The National Archaeological Museum in Athens has wide collections of artifacts from various times in Greek history. It’s very overwhelming to see them all, especially when you don’t have much time to spare. So I’m breaking down 14 artifacts that you must see when inside. This is, for me, a very subjective list, of course! You’re welcome to add yours to the comment below this post.
As soon as you enter the museum, you will find the relics from Mycenaean civilization. The golden face masks command attention and the rest of the golden pieces of jewelry are fascinating.
I’m a fan of old wall paintings so I included this here. The colors are still so vivid and are pretty impressive despite its missing pieces. This wall painting was found at the palace in the Aegean in Minoan Crete. Don’t miss seeing the other wall paintings, too. You will find that most of them are done in earth colors and depict religious rituals from the ancient royal palace.
The bronze sculpture of a young boy on a galloping horse is massively life-size. The boy’s face reveals his passion for the sport. Though some parts of the statue are missing, we can easily tell that his left hand must have held the reins. At first glance, I thought he was giving a middle finger! 😀 And his right hand, undoubtedly, had a whip that caused the horse to gallop.
This statue is a mystery that the museum call this as “Statue of a Youth.” However, they also acknowledge that this could be Paris holding the ‘Apple of Strife” which he was ready to award to Aphrodite, the “fairest of them all.” On the other hand, this could also be Perseus holding the head of Medusa. Now, look at his right hand, do you think he’s holding an apple or a head full of snakes? ‘)
Oh well, this is the Emperor on a horse that is missing. His hands are formed and raised to signify an official greeting. That’s all. 😀
Kourous, in Ancient Greece, means a boy, a young man, or youth with a noble rank. They are free-standing statues that depict naked young males. You can find these statues in many museums anywhere in Greece, especially in ancient, historical destinations.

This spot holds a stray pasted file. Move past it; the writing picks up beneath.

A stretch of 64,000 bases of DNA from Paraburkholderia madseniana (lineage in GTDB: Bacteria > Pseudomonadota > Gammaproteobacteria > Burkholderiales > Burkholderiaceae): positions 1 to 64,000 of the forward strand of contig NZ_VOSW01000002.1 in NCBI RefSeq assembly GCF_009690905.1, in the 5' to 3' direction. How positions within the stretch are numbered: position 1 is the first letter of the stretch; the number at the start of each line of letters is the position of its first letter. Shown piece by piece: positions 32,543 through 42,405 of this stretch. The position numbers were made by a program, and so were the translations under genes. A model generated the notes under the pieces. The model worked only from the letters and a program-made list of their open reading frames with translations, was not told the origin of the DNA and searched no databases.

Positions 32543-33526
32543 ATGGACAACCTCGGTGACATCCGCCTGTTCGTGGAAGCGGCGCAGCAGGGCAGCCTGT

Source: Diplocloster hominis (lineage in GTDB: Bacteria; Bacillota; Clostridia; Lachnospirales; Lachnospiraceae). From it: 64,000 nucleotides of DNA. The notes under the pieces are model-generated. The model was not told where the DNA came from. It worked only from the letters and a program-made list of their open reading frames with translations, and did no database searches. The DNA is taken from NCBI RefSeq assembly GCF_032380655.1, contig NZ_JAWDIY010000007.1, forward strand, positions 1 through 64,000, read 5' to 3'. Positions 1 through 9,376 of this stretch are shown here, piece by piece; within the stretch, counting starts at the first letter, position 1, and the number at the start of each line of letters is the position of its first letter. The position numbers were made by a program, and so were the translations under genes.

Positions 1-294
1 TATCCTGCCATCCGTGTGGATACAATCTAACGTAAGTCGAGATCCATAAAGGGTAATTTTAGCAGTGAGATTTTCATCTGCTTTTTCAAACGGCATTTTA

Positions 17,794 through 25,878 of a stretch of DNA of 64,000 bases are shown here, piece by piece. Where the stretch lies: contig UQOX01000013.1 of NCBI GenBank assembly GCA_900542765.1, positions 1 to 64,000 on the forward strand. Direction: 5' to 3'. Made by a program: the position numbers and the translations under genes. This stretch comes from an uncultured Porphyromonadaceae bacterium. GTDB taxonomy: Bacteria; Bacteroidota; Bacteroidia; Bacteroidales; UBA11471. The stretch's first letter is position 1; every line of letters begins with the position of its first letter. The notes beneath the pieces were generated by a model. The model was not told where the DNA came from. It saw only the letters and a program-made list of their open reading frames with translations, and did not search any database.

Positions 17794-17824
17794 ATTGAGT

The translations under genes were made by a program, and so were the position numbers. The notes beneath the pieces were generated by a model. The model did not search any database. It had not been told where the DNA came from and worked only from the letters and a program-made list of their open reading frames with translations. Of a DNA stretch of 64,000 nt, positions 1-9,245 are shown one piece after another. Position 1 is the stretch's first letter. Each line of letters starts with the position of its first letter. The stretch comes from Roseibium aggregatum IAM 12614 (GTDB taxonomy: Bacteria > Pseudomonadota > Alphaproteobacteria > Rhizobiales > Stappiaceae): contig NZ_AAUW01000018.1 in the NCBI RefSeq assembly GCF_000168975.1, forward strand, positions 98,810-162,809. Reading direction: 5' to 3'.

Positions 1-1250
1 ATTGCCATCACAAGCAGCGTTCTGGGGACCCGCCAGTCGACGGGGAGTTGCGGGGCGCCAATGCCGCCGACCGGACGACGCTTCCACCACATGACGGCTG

Look at the photo below and take a wild guess: Is it Poseidon or Zeus? Until now, the question is still open for debate. However, if you read the museum description, they seem to think that it’s probably Zeus!
This statue of Athena is said to be the best-preserved statue of the goddess of war and wisdom. Go around it and you can still see the minute details of this marble sculpture.
Though incomplete, the statue still shows grace and beauty. From the eyebrows to the nose, lips, and chin – everything screams perfect beauty. No wonder Aphrodite is the goddess of beauty. In Greek mythology, she’s a goddess who was born from the sea foam.
The man depicted here is unknown. But by the look of the band on his head, he is a young athlete who just won a competition.
Despite its age, these frescoes are still very impressive. The colours are as vivid as it was first painted.
I know it’s weird to look at skeletons of the human body, but if you take a quick look, you’ll notice that these skeletons are in a fine condition. They were found in a cemetery in the Kerameikos area in Athens.
This is so fascinating that I couldn’t explain it here. When you have the chance, read each of the descriptions you’ll find. And yes, it says something related to the Olympiad.
If clay pottery is your thing, then this section of the museum is your paradise. Check out the one in the photo below. You can’t miss it. Look at both sides of the tube-like object and you’ll see scenes of the mythic weddings. And on the front side of it, a bust of Aphrodite stands out with grace and beauty.
If you want to stay in the heart of ancient Athens with a fantastic view of the Acropolis and the Parthenon from your room window, then, A for Athens Hotel in Monastiraki is your best bet. You can book it via Booking.com, Expedia, and Booking.com. The hotel also has a rooftop bar and restaurant with a breathtaking view of the ancient sites nearby. Remember that Monastiraki area is where you can walk to all the ancient sights you want to see in Athens.
If you’re a budget traveler, there are a couple of hostels in this area, too. Try City Circus Athens Hostel and Bedbox – both are nice hostels to stay in. You can book either of them via HostelWorld and Booking.com.